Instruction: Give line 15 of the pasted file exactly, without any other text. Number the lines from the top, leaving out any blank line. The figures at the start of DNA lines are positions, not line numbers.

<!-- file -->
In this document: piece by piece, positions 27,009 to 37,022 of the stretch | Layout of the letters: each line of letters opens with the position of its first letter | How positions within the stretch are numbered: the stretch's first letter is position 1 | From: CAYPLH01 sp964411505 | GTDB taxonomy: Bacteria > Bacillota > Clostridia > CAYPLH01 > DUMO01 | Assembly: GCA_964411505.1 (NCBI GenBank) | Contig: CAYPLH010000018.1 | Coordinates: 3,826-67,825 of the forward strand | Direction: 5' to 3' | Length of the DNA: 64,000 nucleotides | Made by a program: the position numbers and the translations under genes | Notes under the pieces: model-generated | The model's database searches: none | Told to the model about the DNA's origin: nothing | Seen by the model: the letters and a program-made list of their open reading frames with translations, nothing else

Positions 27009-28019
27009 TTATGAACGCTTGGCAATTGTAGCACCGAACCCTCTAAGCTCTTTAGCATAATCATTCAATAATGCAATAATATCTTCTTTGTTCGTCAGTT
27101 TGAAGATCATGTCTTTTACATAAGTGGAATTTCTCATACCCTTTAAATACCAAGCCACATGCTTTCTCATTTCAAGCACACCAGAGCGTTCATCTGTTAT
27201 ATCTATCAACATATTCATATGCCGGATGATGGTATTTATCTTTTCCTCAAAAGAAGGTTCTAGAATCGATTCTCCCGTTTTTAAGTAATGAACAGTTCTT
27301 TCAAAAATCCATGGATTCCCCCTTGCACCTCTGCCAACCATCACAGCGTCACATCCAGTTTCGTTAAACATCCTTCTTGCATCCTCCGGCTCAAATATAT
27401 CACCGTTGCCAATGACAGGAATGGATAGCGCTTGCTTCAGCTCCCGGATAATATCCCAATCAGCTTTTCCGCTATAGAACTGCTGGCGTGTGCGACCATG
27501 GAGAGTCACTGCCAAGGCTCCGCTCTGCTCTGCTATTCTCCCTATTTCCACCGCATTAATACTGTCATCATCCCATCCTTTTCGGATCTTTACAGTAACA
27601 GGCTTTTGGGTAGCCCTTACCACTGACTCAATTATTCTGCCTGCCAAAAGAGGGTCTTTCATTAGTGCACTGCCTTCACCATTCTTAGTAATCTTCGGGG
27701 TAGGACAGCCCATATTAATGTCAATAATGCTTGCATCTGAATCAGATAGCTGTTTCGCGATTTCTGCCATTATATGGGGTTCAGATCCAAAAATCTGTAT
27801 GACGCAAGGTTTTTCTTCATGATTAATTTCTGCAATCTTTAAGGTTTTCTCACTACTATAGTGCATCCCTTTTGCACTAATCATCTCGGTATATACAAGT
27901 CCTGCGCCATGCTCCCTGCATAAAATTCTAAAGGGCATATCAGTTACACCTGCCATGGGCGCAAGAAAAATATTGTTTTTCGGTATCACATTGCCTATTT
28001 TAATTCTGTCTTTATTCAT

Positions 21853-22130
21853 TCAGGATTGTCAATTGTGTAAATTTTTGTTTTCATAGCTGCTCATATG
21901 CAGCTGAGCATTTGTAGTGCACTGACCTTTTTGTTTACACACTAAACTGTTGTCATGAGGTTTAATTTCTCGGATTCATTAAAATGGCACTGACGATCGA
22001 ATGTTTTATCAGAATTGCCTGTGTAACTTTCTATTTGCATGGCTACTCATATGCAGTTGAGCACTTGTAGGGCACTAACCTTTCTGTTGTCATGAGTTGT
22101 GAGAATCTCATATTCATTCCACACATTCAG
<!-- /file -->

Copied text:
21853 TCAGGATTGTCAATTGTGTAAATTTTTGTTTTCATAGCTGCTCATATG